Photos by Matt Emery
Building a custom car is a pretty tall order. Add into that mix the fact that the car is a ‘53 Cadillac roughly the size of a city bus and the job gets exponentially harder. Then add to that a dark paint color that shows every ripple and imperfection and the job becomes nearly impossible for a mere mortal. But that is what Johnny Hollyday wanted, so he called around and finally found a shop with enough confidence to take on the task, American Hot Rods in Anaheim, California.
The crew at American Hot Rod is no stranger to the business of building hot rods because the majority of the crew used to work for the legendary Boyd Coddington in his La Habra, California, shop. Upon taking the job, they began searching for a solid car to start with, and they actually ran across a suitable convertible, so they jumped on it. As soon as they got it back to the shop, the crew started pulling it apart.
The crew began with a new chassis built to order at Art Morrison Enterprises. Then they moved on to installing a set of American Hot Rod frame rails and installed all of the cross members, including the one for the C5 Corvette front suspension. The team hung a custom-built 9-inch under the back and suspended all four corners with a set of coil-overs before crating it up and sending it down to American Hot Rods. Once down in Anaheim, a set of Wilwood disc brakes was added front and rear, and a set of 20-inch Boyds wrapped in 225/35/20 front and 275/35/20 rear Continental tires was bolted to the corners.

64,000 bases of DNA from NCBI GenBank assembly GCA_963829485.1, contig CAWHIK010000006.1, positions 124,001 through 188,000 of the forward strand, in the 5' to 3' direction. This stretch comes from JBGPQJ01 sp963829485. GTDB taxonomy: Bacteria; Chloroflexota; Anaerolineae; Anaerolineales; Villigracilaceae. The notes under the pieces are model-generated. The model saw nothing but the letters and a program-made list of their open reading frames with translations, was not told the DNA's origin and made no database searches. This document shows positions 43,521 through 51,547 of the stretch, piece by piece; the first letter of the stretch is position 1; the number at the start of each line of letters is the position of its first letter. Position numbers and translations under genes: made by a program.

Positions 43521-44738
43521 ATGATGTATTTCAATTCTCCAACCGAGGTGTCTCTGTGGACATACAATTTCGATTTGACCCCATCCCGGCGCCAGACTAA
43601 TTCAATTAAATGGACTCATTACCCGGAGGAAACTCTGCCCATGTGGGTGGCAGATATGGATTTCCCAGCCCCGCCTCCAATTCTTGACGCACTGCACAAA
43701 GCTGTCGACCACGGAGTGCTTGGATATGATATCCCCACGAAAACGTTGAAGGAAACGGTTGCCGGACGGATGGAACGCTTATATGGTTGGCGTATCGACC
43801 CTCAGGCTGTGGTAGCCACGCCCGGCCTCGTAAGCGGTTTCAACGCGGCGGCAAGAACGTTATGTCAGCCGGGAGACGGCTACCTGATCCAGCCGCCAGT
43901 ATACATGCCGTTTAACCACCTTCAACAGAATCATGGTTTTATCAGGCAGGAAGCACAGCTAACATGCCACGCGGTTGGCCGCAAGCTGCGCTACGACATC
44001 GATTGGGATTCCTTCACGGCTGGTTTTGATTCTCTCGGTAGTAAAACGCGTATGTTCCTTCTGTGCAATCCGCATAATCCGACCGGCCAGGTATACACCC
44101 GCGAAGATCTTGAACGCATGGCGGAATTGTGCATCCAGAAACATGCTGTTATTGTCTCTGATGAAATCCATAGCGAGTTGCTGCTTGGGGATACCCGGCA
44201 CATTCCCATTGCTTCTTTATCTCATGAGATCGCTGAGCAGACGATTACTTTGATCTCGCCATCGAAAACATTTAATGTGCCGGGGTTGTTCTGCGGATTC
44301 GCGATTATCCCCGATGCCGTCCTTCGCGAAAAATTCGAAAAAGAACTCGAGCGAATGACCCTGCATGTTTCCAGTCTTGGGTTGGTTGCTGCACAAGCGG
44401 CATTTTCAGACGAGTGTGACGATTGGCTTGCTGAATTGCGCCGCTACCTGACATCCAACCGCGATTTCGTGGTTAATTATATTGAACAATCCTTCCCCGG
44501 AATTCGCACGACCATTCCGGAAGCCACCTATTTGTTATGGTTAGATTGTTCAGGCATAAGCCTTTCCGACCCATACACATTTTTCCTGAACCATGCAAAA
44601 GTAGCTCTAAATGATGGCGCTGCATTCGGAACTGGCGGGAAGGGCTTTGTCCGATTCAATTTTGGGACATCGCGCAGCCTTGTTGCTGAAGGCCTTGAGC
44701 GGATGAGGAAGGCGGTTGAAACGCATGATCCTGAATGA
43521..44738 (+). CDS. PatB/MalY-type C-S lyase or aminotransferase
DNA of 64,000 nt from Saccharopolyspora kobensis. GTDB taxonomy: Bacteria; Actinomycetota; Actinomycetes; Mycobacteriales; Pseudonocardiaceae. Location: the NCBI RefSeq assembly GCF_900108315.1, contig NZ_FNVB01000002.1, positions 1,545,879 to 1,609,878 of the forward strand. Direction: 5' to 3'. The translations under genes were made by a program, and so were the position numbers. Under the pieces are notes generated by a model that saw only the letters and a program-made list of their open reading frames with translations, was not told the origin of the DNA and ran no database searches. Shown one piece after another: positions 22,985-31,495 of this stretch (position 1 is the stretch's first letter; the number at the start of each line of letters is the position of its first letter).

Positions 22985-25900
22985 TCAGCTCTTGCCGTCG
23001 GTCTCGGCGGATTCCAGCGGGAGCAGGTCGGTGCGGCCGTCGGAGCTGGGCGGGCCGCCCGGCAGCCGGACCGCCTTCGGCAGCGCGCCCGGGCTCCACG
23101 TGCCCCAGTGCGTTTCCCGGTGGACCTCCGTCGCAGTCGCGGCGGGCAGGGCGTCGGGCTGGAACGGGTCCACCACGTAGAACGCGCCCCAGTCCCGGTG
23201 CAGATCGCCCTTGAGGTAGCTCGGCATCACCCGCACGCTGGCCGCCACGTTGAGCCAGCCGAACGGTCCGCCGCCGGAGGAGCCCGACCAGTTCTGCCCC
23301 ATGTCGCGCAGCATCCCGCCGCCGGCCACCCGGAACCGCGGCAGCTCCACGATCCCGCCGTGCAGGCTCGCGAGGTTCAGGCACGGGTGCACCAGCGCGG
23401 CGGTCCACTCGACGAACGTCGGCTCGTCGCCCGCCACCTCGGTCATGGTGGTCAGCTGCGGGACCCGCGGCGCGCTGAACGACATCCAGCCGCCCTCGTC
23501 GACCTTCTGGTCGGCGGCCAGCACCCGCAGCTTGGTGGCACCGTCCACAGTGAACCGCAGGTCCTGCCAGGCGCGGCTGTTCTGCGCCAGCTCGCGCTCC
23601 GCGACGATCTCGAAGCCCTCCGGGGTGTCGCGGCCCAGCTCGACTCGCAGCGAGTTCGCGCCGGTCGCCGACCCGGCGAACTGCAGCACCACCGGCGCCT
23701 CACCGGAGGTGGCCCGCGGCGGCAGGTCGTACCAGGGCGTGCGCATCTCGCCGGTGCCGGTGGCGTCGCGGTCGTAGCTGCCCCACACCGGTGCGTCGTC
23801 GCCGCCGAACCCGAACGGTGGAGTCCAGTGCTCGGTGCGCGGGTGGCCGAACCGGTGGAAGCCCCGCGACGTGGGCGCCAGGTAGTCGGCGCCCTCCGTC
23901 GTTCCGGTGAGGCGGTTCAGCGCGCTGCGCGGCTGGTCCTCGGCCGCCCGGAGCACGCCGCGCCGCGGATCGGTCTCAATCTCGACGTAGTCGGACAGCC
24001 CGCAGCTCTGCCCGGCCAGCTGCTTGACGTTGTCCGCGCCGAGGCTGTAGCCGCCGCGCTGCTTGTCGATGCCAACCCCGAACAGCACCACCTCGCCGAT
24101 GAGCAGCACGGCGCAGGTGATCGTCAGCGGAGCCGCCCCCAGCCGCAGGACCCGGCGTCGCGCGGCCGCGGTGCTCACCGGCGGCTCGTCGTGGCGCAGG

To power the Cadillac down the road they were going to need a power plant with a healthy helping of torque. For that task the American Hot Rod crew decided to go with a GM Performance Parts Ram Jet 502 that had been fit with a Billet Specialties True Trac system to run a single serpentine belt for all of the accessories, K&N fresh air intake, PRC radiator, Sanderson headers, Magnaflow exhaust and a slick coat of House of Kolor Cobalt Blue. The big-block was backed by a GM 4L80E transmission and a Powertrain Industries driveshaft.
While all of the work to get the engine and chassis prepped was happening on one side of the shop, there was a flurry of activity going on at the other end of the building to get the body ready for paint, interior and the freshly rebuilt retractable top. First, the bumpers and grille were modified and sent out to be replated, and most every trim hole and seam were filled, the door handles were removed and each panel was block sanded to perfection before the House of Kolor Cobalt Blue with very subtle ghost flames was applied.
As soon as all of the painted pieces were assembled on the new chassis, the convertible top freshly covered with white canvas was fit to the Cadillac and the project was starting to look like a car again. The car was loaded up on the trailer and taken out to Gabe’s Interiors in San Bernardino, California, to have a set of modified Glide seats installed and to have the rest of the interior covered in white leather. As soon as Gabe’s was finished working its magic on the interior, the Cadillac returned to American Hot Rods.
That just left all of the little details and the crew started to see the light at the end of the tunnel. Inside, they finished hooking up the Vintage Air system, wired up all of the Classic Instrument gauges and installed all of the stereo/GPS/back-up camera components. Outside, they installed all of the chrome pieces and polished everything to perfection one last time before delivering the car to its new owner.